Fibromyalgia is a condition that has a set of many somewhat consistent symptoms but unlike a disease, there aren’t any medical tests that can be used to specifically identify the syndrome. It is difficult to diagnose as the usual kinds of laboratory tests do not reveal abnormalities. The attempt to describe fibromyalgia is usually reduced to a recitation of these most common symptoms: pain, generalized stiffness, sleep which is non-restorative, chronic fatigue, anxiety and depression, a lack of concentration, and digestive upsets are the most common complaints, among a host of many others.
Estimates of numbers of people affected are unreliable as many are undiagnosed and it is therefore difficult to find exact numbers. Many suggest it has become an epidemic. I have developed a theory about why this is so common in women , or more to the point why more women than men disclose their condition to health professionals than do men. However, with the amount of research that is being reported about Post Traumatic Stress Disorder and other invisible dis-eases, it appears likely that men suffer as much from this mysterious condition as women, but up until now has not been reported as frequently. It seems possible that men report PTSD while women are usually diagnosed as fibromyalgia, yet the symptoms are generally identical.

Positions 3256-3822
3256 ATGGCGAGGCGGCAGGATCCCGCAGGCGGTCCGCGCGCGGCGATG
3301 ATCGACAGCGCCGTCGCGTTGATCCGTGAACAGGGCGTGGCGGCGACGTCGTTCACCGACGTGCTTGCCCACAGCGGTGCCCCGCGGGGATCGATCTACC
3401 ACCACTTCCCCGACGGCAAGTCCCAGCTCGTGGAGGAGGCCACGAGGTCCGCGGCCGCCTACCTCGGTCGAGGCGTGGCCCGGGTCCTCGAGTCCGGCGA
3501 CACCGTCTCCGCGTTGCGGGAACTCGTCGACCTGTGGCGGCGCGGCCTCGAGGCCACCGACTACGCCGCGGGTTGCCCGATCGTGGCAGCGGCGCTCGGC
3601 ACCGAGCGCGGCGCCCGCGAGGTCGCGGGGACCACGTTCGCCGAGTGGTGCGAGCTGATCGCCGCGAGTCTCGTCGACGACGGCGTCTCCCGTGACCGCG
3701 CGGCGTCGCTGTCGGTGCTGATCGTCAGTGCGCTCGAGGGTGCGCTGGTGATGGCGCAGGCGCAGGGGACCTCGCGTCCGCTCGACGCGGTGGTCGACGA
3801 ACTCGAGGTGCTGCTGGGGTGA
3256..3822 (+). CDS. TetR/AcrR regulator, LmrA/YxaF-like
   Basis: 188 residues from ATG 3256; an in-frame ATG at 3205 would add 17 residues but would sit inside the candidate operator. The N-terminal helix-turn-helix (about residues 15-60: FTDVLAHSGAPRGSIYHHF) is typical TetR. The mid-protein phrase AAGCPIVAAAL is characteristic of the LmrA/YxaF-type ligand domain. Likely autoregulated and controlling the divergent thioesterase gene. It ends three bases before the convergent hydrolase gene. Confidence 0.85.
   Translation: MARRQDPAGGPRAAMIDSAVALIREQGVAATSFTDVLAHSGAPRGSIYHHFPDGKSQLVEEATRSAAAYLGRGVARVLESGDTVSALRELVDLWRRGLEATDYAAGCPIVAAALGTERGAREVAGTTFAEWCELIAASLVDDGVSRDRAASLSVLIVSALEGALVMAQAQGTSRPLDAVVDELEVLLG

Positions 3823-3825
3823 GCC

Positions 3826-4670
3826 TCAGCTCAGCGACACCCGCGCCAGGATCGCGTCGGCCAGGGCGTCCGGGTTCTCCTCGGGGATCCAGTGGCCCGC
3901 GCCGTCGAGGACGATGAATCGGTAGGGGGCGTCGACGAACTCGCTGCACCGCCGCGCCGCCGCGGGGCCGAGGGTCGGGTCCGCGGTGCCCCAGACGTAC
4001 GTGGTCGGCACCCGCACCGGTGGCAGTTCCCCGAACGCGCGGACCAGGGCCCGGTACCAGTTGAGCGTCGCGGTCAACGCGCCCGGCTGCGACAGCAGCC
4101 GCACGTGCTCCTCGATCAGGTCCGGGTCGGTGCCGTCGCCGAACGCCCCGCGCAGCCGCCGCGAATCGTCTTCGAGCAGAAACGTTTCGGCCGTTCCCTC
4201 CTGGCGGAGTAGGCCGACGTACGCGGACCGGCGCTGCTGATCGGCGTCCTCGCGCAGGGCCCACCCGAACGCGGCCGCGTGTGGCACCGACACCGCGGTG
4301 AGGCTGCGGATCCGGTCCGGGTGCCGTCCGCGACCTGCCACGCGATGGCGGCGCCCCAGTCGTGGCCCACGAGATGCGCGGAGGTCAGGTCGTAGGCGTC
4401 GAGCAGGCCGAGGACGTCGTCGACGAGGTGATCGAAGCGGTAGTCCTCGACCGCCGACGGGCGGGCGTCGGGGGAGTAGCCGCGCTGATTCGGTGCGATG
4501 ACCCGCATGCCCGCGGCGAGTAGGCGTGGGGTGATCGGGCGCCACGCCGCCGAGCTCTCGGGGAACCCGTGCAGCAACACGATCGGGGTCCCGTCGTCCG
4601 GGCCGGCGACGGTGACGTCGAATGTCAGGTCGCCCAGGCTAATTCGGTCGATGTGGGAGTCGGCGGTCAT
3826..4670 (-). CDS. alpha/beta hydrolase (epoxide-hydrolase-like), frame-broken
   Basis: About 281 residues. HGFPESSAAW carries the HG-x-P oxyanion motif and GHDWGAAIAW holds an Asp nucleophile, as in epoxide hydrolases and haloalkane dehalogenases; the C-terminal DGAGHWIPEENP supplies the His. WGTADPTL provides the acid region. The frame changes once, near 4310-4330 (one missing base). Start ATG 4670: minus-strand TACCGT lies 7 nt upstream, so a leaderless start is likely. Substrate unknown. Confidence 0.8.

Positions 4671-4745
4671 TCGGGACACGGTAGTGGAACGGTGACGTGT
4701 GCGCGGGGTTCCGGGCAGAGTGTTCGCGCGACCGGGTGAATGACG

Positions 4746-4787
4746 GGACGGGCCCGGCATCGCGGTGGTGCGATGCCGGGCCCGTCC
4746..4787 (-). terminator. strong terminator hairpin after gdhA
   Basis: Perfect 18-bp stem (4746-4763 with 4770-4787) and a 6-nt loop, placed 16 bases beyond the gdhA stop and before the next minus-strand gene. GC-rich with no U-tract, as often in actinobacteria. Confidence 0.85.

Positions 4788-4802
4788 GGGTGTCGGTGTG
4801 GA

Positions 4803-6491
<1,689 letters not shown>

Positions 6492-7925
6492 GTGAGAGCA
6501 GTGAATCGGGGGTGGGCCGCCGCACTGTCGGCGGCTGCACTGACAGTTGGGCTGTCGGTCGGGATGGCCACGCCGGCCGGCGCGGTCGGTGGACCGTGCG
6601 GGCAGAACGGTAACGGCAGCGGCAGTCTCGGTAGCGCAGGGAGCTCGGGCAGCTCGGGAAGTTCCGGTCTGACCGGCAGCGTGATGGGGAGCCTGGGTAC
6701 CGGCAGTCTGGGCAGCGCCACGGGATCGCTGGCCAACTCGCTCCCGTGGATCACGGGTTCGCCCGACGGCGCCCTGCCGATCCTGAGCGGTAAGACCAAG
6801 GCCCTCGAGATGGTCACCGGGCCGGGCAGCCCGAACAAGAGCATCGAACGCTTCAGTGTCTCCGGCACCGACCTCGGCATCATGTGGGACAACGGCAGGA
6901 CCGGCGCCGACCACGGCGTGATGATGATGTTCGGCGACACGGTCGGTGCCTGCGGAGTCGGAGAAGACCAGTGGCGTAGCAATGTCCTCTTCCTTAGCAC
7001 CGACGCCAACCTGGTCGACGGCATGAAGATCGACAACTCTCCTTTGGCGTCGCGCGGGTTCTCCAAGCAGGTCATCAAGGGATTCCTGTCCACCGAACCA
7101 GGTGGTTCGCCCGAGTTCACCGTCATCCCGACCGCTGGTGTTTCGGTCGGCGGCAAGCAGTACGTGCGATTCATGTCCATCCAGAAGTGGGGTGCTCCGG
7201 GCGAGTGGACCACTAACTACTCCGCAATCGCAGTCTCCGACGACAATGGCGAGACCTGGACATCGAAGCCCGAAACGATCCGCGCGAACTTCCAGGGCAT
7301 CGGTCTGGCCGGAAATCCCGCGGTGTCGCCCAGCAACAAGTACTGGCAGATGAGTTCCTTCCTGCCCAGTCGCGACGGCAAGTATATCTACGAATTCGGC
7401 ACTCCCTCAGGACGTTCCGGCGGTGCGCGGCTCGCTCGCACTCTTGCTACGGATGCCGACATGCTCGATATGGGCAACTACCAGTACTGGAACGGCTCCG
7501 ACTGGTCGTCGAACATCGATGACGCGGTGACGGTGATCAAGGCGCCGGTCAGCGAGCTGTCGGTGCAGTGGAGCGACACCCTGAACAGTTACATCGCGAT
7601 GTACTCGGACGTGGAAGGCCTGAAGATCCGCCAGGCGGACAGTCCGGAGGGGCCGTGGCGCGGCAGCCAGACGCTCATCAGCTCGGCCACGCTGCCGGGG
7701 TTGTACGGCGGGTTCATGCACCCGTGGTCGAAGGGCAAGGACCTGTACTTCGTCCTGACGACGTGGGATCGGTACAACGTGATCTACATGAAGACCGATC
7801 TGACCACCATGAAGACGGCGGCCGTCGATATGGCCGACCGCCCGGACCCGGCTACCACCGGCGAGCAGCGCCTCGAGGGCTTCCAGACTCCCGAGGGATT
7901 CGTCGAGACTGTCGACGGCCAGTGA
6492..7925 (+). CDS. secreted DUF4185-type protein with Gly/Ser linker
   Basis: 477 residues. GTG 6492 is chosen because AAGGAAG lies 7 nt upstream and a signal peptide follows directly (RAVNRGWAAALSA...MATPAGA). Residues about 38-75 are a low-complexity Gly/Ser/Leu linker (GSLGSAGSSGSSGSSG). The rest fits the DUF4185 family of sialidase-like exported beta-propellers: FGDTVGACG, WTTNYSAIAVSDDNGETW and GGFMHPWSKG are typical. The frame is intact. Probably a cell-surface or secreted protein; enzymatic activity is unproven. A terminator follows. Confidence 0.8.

Fibromyalgia is a biopsychosocial concern, an approach which I first discussed in my earlier book years ago, Women and Fibromyalgia: Living with an Invisible Dis-ease, iUniverse, 2007. The blogs I initially posted from 2007 onwards on this web site enhanced the content of the first book and were generally initiated by the comments I received from people world wide, everyday personal insights and experiences as my own journey through life with fibromyalgia continues. The combination of the blogs incorporated in the second book together with the first book provide an in-depth understanding of this invisible dis-ease as a theory developed regarding the types of people prone to fibromyalgia. It is to the commentators on the blogs who provided so much personal information that I owe a great deal of gratitude. Here is book # 2, published July, 2022: Fibromyalgia: Unravelling the Mysteries of the Dis-ease.